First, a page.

TAMPA — Sixty years ago this summer, a young Air Force pilot named Gail Halvorsen opened the doors of his C-54 aircraft and dropped Hershey bars tied to parachutes over Berlin.
"They needed something to eat and the right to choose how to live the rest of their lives," Halvorsen, who later became a colonel and is today affectionately known as "the Candy Bomber," told several hundred military members gathered in a hangar Wednesday at MacDill Air Force Base.
"The faces of the people as we flew over Berlin became faces no more. They became people."
This year, Halvorsen, fellow Berlin Airlift veteran Bill Morrissey and volunteers who helped restore the plane Halvorsen flew are touring the country to mark the airlift's 60th anniversary.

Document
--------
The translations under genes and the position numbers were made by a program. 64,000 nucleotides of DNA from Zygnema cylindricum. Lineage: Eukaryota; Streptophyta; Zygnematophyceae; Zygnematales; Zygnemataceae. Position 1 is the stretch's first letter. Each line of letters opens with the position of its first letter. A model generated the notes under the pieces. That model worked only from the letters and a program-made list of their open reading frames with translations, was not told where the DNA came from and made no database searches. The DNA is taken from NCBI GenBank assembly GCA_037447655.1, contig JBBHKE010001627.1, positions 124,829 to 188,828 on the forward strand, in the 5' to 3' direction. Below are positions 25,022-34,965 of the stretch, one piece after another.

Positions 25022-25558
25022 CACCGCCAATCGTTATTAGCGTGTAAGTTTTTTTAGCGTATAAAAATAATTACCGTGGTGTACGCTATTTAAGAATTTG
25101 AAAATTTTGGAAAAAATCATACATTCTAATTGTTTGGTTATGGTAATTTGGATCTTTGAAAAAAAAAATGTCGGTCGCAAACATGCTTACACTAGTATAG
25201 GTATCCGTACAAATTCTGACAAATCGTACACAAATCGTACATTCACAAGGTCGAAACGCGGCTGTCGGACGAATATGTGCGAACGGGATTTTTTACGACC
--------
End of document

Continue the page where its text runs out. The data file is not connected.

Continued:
In the spring of 1948, East Germany had been cut off from the rest of the world by the Soviet Union, which had been given control of it at the end of World War II.
The Soviets blockaded all roads in and out of the region, which meant no food or supplies could be brought in.
The U.S. Air Force launched a massive airlift of food, soap, coal and other supplies. The Berlin Airlift lasted nearly a year before the Soviets lifted the blockade.
Halvorsen wanted to do something for the children, so he started dropping chocolate bars and other candy.
"This mission was the first time that we were able to do something for national security without firing a shot," said Air Force Gen. Arthur Lichte, who with Halvorsen was part of a panel speaking at MacDill.
German Brig. Gen. Hans-Georg Schmidt, assigned to MacDill and also on the panel, said the fruits of the Berlin Airlift culminated with the reunification of Germany in 1989.
Halvorsen, 87, regularly travels the world and gives speeches about his experience.
At Halloween his grandson, who's in the Air Force, organized a candy drive for children in Iraq.